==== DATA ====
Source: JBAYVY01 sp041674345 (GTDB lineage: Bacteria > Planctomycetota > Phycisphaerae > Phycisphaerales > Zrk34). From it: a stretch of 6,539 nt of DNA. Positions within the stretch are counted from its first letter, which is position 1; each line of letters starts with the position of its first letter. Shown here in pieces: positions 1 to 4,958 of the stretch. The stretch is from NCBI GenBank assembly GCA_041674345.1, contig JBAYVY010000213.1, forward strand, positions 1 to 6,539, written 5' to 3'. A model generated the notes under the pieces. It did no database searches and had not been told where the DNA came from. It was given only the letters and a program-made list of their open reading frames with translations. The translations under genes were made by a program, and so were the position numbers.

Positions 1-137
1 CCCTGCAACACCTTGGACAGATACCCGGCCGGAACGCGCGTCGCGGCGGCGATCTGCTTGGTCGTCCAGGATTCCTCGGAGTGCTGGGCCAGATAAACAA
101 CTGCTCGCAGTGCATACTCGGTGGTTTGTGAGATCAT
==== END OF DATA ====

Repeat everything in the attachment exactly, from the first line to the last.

Source: JBAYVY01 sp041674345 (GTDB lineage: Bacteria > Planctomycetota > Phycisphaerae > Phycisphaerales > Zrk34). From it: a stretch of 6,539 nt of DNA. Positions within the stretch are counted from its first letter, which is position 1; each line of letters starts with the position of its first letter. Shown here in pieces: positions 1 to 4,958 of the stretch. The stretch is from NCBI GenBank assembly GCA_041674345.1, contig JBAYVY010000213.1, forward strand, positions 1 to 6,539, written 5' to 3'. A model generated the notes under the pieces. It did no database searches and had not been told where the DNA came from. It was given only the letters and a program-made list of their open reading frames with translations. The translations under genes were made by a program, and so were the position numbers.

Positions 1-137
1 CCCTGCAACACCTTGGACAGATACCCGGCCGGAACGCGCGTCGCGGCGGCGATCTGCTTGGTCGTCCAGGATTCCTCGGAGTGCTGGGCCAGATAAACAA
101 CTGCTCGCAGTGCATACTCGGTGGTTTGTGAGATCAT